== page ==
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Radar man please help me or anyone please help me :(

Pro Member Chief Captain
Karlw Chief Captain

Radar can you please explain this in simplified terms thanks
I installed this scenery but the ground goes in and when the 737's taxi they hover above thanks again sorry for the long read me Sad

FS2004

How to install scenery

A few words first.

To install scenery (as well as aircraft) in Flight Simulator you need to know how to mess with files and folders. If you don't know how to do that, perhaps you should learn that first.

(Flight Simulator 2004 - A Century of Flight, is also referred to as FS9 and its installed folder is "Flight Simulator 9". So, any of these names plus "FS2004" refer to the same thing.)

All scenery in Flight Simulator is done through files with a very particular format. That format uses the name extension "bgl". I think that bgl stands for something-graphics-language, but I am not sure.

BGL, the scenery files
The name of these scenery files, therefore, will be xxxxx.bgl, the xxxxx being anything the author wants. In my case I try to make the xxxxx always significant. So, instead of calling my scenery objects something like b&g23w.bgl, I call them something like BurlingtonBridge.bgl or ParliamentFlag.bgl, etc. This way I know what they are and it makes them a lot easier to find when they are mixed with tens of other files, in case I want to modify them or delete them. Same will be for the user.

Bitmaps, the textures
The other part of scenery is the texture. Most objects have a texture applied to them, such as the siding on a building, or the shingles on a roof (or the markings on an airplane, for that matter). A bgl file includes code that will "call" the necessary texture or textures. These textures are bitmaps. Most (albeit not all) of the texture files have a name extension "bmp". I am almost sure that bmp is an abbreviation of "bit map". Files with the bmp name extension come in quite a few different flavours. I am not going to get into that, but those flavours include transparencies, opacity, reflections, specular highlights, compression, etc.

FS98 and others used to use textures called xxxxx.0af, xxxxx.1af, xxxxx.2af, etc. Those were bitmaps, can be treated as such and changed and edited if you know how and have the tools. I still use them for textures especially of FS98 aircraft that I modified for static aircraft to populate my airports.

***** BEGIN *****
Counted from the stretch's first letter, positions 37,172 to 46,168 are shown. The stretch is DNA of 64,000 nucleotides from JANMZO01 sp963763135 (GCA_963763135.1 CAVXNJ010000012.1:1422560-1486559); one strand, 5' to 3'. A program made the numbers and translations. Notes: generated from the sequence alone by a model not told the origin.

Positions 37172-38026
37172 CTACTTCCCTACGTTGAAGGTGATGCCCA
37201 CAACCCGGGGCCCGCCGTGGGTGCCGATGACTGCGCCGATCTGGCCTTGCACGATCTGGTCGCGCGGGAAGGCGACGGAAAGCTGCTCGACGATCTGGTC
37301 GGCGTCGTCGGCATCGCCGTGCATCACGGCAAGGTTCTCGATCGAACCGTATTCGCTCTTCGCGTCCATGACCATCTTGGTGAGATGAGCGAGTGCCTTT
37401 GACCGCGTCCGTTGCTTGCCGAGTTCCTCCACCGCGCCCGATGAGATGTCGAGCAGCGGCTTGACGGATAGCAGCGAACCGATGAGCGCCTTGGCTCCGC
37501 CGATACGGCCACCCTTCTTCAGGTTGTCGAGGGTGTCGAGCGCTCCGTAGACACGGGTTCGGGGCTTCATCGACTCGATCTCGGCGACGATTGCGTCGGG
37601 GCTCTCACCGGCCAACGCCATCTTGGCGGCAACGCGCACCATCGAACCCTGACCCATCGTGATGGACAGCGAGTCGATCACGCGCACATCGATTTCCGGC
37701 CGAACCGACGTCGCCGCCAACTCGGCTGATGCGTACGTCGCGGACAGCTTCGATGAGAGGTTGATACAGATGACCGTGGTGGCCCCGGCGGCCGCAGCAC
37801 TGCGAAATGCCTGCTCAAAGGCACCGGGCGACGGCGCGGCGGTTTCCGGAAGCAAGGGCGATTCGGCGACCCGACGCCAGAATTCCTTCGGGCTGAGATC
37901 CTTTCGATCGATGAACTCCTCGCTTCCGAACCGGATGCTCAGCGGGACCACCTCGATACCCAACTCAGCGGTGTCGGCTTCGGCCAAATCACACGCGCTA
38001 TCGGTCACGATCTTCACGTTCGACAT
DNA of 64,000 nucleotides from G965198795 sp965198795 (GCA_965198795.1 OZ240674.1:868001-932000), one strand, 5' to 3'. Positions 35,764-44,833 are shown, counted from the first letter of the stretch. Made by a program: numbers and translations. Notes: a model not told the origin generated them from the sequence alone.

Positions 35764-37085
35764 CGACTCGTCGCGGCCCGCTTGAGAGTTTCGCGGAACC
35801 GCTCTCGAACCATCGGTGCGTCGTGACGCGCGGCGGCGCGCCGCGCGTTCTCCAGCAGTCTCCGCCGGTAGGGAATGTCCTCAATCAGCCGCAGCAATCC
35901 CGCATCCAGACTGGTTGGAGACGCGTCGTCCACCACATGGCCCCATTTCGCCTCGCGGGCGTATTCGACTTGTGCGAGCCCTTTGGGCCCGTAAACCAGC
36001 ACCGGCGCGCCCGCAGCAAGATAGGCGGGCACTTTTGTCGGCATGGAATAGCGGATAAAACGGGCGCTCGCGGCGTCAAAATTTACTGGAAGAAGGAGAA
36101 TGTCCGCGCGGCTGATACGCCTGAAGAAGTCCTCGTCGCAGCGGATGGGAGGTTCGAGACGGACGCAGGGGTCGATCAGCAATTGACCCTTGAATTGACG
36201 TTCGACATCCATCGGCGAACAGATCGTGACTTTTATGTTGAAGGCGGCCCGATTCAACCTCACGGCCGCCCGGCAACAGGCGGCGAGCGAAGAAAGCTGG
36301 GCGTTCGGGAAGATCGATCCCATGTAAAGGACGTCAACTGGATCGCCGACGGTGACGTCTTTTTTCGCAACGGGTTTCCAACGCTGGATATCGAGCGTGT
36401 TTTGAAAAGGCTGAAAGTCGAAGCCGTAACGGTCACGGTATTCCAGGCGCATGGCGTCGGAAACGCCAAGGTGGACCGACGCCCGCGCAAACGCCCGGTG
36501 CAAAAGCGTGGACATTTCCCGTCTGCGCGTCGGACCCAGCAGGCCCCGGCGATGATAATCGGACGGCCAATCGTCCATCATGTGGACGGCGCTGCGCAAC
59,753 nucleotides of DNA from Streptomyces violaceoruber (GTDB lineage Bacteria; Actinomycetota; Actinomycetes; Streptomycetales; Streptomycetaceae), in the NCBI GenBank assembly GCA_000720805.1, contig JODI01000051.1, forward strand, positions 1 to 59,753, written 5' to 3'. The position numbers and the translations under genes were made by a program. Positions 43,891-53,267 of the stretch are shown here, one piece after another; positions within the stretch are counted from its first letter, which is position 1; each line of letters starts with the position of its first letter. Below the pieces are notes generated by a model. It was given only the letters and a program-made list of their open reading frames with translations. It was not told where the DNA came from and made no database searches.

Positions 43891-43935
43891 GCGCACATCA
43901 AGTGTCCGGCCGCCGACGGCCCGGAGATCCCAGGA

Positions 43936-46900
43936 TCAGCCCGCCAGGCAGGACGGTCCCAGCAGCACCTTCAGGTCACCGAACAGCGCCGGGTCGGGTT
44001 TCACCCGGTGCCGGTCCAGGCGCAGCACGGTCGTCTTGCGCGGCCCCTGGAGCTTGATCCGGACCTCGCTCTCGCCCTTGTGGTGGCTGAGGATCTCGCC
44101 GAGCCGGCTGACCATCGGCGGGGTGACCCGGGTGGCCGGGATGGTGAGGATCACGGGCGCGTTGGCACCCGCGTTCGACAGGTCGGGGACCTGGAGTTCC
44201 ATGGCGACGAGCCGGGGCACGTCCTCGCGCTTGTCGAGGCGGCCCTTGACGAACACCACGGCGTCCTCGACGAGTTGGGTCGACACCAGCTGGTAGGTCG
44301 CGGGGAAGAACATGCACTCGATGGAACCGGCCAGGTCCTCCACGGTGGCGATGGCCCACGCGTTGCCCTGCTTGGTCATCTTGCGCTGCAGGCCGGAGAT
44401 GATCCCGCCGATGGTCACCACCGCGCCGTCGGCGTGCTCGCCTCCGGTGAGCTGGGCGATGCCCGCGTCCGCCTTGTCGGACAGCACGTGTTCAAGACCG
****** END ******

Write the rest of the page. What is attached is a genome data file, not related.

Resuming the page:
Sometimes scenery requires special effects. Most of them will be default effects already in FS. However, occasionally the author of the scenery will include effects she or he created herself. In that case the effects will be included in the package, most likely in a folder (after unzipping of the downloaded file) called Effects. The files will have a name somewhat like fx_xxxxx.fx. Just place those in the Effects folder of your FS9.

Also, some scenery include aircraft, probably for added traffic. These aircraft will appear in their folder after unzipping the scenery you downloaded. Any aircraft will look like a regular aircraft, organized inside a folder with the aircraft's name and, inside that, an aircraft.cfg and a xxxxx.air file, plus the standard folders Model, Texture and, if the plane is not just for AI, Panel and Sound. Install it as any other aircraft, placing the aircraft folder in the Aircraft folder of FS2004.

All bgl files must go into folders, and those folders have to be called "Scenery". All textures must go into folders, and those folders have to be called "Texture".

The Texture folder must be side by side with the Scenery folder that contains the bgl files that require the respective textures.

Of course, if there are more than one (and there are) Scenery folder, they cannot all be together, because no operating system, including Windows, accepts folders with identical names side by side. Therefore, the different Scenery folders and their associate Texture folders have to be inside their own separate folders.

Hence, Flight Simulator has all it scenery subdivided into "areas". This way FS can have an area called, say, "Paris". The scenery for the area Paris will be inside a folder called Paris. In that Paris folder there will be a folder called Scenery with the EiffelTower.bgl, the ArcDuTriomphe.bgl, etc, and a folder called Texture containing the EiffelTower.bmp, the ArcDuTriomphe.bmp, etc. (These are fictitious scenery and texture names just for this explanation).

Most default scenery is inside the Flight Simulator 9 folder, in folders called Scenery and then in folders called Eure and Eurw (Europe East, Europe West), and those contain the Scenery and Texture folders with the respective files.

However, scenery doesn't have to be inside the Flight Simulator 9 folder. It can be anywhere on your disk(s), as long as Flight Simulator is directed to go get it.

Flight Simulator does this by having its scenery, add on and default, divided into "areas", as I said before. Areas can be added, deleted, enabled, and disabled through the Settings and then Scenery Library functions of Flight Simulator. Changes to those settings will require FS to be re-started for them to take place.

So, where does one place scenery? Well, anywhere on disk, really. I don't really know what other people do, but I will tell you what I do and why. The way that Windows and other smart operating systems handle files, it really doesn't matter where the stuff is, among other things because the folders and files inside are not really organized neatly the way that we think they are. Stuff is written on disk where it fits, and "vectors" point to it.

I put all my scenery (and I have a lot of it) in a folder called Live Scenery, which is in a folder called Flight Simulator, which is in My Documents. This way:
1. My add on scenery is NOT inside my Flight Simulator 9 folder.